But the UAW does not propose a single thing to mobilize university workers and broader sections of workers to fight. Instead, it is continuing negotiations behind the backs of workers. Another bargaining session took place on September 21 and one is scheduled for today, according to a Google form posted by Local 2865, but no details of the session have not been posted on the unions’ websites or social media accounts.

The immense anger among postdocs and researchers found expression in a 98 percent strike authorization vote by postdocs in 2021, with 97 percent of student researchers in SRU-UAW voting to strike that same year. At the time of the SRU-UAW vote the UC administration was still refusing to recognize the union.

Hostile to organizing a real fight, particularly on the eve of the November mid-term elections, the UAW has continually promoted the idea that change can come by appealing to a section of the Democratic Party, ignoring the fact that the UC Board of Regents is headed by Democratic Governor Gavin Newsom, who also holds the power to appoint the majority of UC Board members.

On Wednesday, UAW Local 5810 will be holding a “Climate & Transportation Town Hall” alongside Congresswoman Katie Porter. Porter is an Elizabeth Warren-style Democrat, serving as deputy chair of the Congressional Progressive Caucus. According to her website, she wants to “create a competitive capitalist economy” in the US and serves as co-chair of the National Security Task Force where she helped pass legislation “requiring the Pentagon to incorporate climate security into strategies and security assistance programs with allies in the Pacific.” In the current geopolitical context that could only be understood as incorporating environmental issues as part of the US wars against Russia and China.

Grad students and other academic workers at Columbia, New York University and other campuses have gone through bitter experiences with the UAW, including sold-out strikes. Among workers in the factories, there is a deep hatred for the corrupt UAW apparatus, which workers declare again and again “is in bed with the company.”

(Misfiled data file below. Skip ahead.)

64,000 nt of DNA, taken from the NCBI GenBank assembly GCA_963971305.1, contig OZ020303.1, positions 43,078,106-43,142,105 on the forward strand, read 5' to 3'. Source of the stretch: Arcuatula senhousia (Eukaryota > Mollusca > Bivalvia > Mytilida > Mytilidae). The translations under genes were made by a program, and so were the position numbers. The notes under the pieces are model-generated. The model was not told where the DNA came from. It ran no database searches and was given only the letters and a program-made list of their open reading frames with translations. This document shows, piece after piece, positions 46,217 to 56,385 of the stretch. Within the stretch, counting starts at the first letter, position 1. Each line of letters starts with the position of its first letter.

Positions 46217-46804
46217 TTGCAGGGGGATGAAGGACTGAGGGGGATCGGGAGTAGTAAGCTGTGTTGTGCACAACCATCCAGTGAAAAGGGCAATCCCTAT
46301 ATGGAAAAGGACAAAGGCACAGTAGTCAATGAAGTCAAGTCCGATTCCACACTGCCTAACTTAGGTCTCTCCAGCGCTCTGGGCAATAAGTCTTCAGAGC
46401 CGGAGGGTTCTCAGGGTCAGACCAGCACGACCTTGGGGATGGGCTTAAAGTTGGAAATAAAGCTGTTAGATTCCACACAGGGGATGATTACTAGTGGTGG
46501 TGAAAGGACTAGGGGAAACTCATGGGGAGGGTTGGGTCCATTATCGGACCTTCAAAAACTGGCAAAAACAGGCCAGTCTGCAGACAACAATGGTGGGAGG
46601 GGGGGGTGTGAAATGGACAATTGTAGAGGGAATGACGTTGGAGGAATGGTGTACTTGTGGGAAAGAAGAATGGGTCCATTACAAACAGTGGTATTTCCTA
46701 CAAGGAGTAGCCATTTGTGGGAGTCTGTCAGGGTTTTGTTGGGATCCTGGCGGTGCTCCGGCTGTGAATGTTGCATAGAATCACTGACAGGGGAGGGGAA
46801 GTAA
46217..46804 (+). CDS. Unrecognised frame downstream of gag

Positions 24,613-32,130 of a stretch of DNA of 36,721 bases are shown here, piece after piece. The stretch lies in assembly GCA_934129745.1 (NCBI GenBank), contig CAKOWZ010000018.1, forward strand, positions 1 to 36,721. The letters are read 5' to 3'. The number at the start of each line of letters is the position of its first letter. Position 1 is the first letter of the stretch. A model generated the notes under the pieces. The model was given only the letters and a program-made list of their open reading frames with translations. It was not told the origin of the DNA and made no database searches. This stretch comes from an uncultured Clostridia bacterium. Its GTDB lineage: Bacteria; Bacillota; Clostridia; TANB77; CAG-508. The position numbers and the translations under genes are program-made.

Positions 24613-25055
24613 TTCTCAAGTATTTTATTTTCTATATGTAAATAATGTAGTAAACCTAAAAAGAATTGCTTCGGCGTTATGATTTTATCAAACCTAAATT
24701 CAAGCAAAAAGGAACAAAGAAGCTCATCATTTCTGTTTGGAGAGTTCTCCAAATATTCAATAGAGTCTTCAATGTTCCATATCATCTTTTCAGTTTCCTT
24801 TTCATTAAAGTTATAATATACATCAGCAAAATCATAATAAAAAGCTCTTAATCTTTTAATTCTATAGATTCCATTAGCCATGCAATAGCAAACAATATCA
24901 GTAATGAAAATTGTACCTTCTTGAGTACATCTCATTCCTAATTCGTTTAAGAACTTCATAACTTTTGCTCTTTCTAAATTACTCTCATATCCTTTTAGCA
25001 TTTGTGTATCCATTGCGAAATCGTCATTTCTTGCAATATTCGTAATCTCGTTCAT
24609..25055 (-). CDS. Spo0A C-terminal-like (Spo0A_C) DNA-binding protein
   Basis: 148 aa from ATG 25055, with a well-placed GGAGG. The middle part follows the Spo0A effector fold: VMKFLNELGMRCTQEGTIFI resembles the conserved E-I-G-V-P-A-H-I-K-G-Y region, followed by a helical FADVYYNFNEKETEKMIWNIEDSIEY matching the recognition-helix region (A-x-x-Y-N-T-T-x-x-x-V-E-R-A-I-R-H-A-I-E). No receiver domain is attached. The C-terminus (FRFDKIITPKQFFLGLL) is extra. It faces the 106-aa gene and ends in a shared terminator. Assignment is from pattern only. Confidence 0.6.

There is increasing support among UAW members for the campaign by Will Lehman, the Pennsylvania Mack Trucks worker and socialist candidate for UAW president, who is calling for the abolition of the UAW bureaucracy and the transfer of power to rank-and-file workers.

In a statement to UC workers, he said, “I stand completely behind the fight of academic workers throughout California. Whether you make your living on a campus or factory every worker is being hit by the rising cost of living and mistreatment on the job.

“At the same time the UAW has completely abandoned the principle of no work without a contract, and attempted to divert mass anger back behind the same pro-corporate Democratic Party and at times even Republicans. The result has been devastating for workers across the board as millions of dollars of our dues money goes to the same politicians responsible for gutting social programs, including the funding for public education at every level.

“Any genuine fight against concessions and to address the ongoing environmental crisis requires a turn out to the entire working class in California and internationally. My campaign is based on uniting all workers—educators, health care workers, railroaders and dockworkers—in common struggle, which the union bureaucrats will not accept. It is for that reason that my campaign is prioritizing the building of the International Workers Alliance of Rank-and-File Committees (IWA-RFC).”

Will Lehman will be holding a meeting this Saturday at 1 p.m. Eastern (10 a.m. Pacific) to discuss his campaign and the fight to build a rank-and-file movement to abolish the UAW bureaucracy. Academic workers both within and outside the UAW who are interested in building a movement to empower rank-and-file workers are encouraged to attend.